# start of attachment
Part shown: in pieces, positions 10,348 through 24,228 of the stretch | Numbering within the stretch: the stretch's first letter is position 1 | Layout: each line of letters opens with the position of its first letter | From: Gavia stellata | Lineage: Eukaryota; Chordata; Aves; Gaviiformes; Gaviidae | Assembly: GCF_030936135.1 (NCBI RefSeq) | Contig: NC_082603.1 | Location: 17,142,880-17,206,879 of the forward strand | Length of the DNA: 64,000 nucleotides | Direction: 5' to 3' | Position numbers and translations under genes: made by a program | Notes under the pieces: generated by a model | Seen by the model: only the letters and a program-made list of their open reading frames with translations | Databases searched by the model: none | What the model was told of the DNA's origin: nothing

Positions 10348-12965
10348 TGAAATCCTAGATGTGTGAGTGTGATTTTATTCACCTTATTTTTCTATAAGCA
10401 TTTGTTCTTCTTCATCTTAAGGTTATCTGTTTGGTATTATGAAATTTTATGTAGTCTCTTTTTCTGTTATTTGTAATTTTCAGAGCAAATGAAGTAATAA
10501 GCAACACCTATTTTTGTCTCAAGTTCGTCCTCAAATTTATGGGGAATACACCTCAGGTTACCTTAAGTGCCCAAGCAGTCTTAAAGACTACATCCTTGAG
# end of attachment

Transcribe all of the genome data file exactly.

Part shown: in pieces, positions 10,348 through 24,228 of the stretch | Numbering within the stretch: the stretch's first letter is position 1 | Layout: each line of letters opens with the position of its first letter | From: Gavia stellata | Lineage: Eukaryota; Chordata; Aves; Gaviiformes; Gaviidae | Assembly: GCF_030936135.1 (NCBI RefSeq) | Contig: NC_082603.1 | Location: 17,142,880-17,206,879 of the forward strand | Length of the DNA: 64,000 nucleotides | Direction: 5' to 3' | Position numbers and translations under genes: made by a program | Notes under the pieces: generated by a model | Seen by the model: only the letters and a program-made list of their open reading frames with translations | Databases searched by the model: none | What the model was told of the DNA's origin: nothing

Positions 10348-12965
10348 TGAAATCCTAGATGTGTGAGTGTGATTTTATTCACCTTATTTTTCTATAAGCA
10401 TTTGTTCTTCTTCATCTTAAGGTTATCTGTTTGGTATTATGAAATTTTATGTAGTCTCTTTTTCTGTTATTTGTAATTTTCAGAGCAAATGAAGTAATAA
10501 GCAACACCTATTTTTGTCTCAAGTTCGTCCTCAAATTTATGGGGAATACACCTCAGGTTACCTTAAGTGCCCAAGCAGTCTTAAAGACTACATCCTTGAG